COVID-19 Update – WHO (Geneva, 14 May 2021)

World Health Organization (WHO) Director-General Tedros Adhanom Ghebreyesus today (14 May) urged rich countries “to reconsider” vaccinating children and adolescents “and to instead donate vaccines to COVAX.”

During WHO’s regular briefing, Tedros said, “in low and lower-middle income countries, vaccine supply has not been enough to even immunise health and care workers, and hospitals are being inundated with people that need lifesaving care urgently.”

He noted that at present, only 0.3 percent of vaccine supply is going to low-income countries and said, “trickle down vaccination is not an effective strategy for fighting a deadly respiratory virus.”

The WHO Director-General said, “India remains hugely concerning, with several states continuing to see a worrying number of cases, hospitalisations and deaths. WHO is responding and has shipped thousands of oxygen concentrators, tents for mobile field hospitals, masks and other medical supplies.”

He said, “COVID-19 has already cost more than 3.3 million lives and we’re on track for the second year of this pandemic to be far more deadly than the first. Saving lives and livelihoods with a combination of public health measures and vaccination – not one or the other – is the only way out of the pandemic.”

WHO’s COVID-19 Technical lead, Dr Maria Van Kerkhove, said, “WHO recommends masks, the use of masks as part of a comprehensive strategy towards controlling COVID – part of many different measures that are used to prevent the spread. In setting up policies to use masks as part of that strategy, it’s very contextual. It’s about how much virus is circulating around the country. It’s about the amount of vaccines and vaccinations that are rolling out. It’s about the variants of interest, the variants of concern that are circulating. We have to keep all of this in mind when thinking about how to adjust the policies associated with the use of masks. So, it is contextual. So, all of these considerations need to be taken into account.”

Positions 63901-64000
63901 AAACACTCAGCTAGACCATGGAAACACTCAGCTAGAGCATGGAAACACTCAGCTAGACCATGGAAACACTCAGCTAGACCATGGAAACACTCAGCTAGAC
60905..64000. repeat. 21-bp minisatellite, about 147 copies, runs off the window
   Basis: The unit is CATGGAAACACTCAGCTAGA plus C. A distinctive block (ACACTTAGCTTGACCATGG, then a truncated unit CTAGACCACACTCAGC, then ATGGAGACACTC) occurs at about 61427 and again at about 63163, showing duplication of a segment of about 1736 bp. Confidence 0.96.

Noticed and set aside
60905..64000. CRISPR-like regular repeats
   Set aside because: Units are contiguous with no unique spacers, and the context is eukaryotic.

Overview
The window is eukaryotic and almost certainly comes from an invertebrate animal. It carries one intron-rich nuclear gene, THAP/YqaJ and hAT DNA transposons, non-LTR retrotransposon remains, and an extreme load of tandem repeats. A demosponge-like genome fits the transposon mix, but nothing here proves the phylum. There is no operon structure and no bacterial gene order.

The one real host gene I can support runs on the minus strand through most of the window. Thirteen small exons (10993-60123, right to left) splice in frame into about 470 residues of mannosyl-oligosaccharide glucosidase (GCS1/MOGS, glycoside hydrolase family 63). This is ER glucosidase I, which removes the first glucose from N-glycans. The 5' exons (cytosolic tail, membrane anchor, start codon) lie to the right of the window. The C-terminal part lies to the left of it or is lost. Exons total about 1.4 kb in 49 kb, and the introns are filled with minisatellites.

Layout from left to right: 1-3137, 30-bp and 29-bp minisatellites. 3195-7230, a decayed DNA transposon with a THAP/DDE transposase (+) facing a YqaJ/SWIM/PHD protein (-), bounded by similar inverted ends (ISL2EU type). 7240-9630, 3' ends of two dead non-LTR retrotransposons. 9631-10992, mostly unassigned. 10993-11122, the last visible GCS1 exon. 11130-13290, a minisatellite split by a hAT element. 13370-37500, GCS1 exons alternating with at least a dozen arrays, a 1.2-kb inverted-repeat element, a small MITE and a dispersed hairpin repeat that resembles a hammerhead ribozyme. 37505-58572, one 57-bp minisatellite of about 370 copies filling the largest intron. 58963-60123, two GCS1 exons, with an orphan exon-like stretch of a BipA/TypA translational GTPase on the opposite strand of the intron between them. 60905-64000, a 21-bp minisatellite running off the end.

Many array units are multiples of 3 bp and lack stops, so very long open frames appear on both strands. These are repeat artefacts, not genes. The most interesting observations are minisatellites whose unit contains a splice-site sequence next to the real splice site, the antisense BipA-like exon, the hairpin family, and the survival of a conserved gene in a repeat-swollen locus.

For her part, WHO’s Chief Scientist, Dr Soumya Swaminathan, said amajority of vaccines approved till now achieve reductions in the need for hospitalization and deaths. However, she said, “these vaccines are all not 100 percent effective against preventing infection.”

The good news, she said, “is that they do prevent infection in the range of 70 to 80 percent” and added that “we know that they do protect against infection, but not completely. So, you can still get infected, you can have asymptomatic or mild illness or even moderate symptoms even after being vaccinated.”

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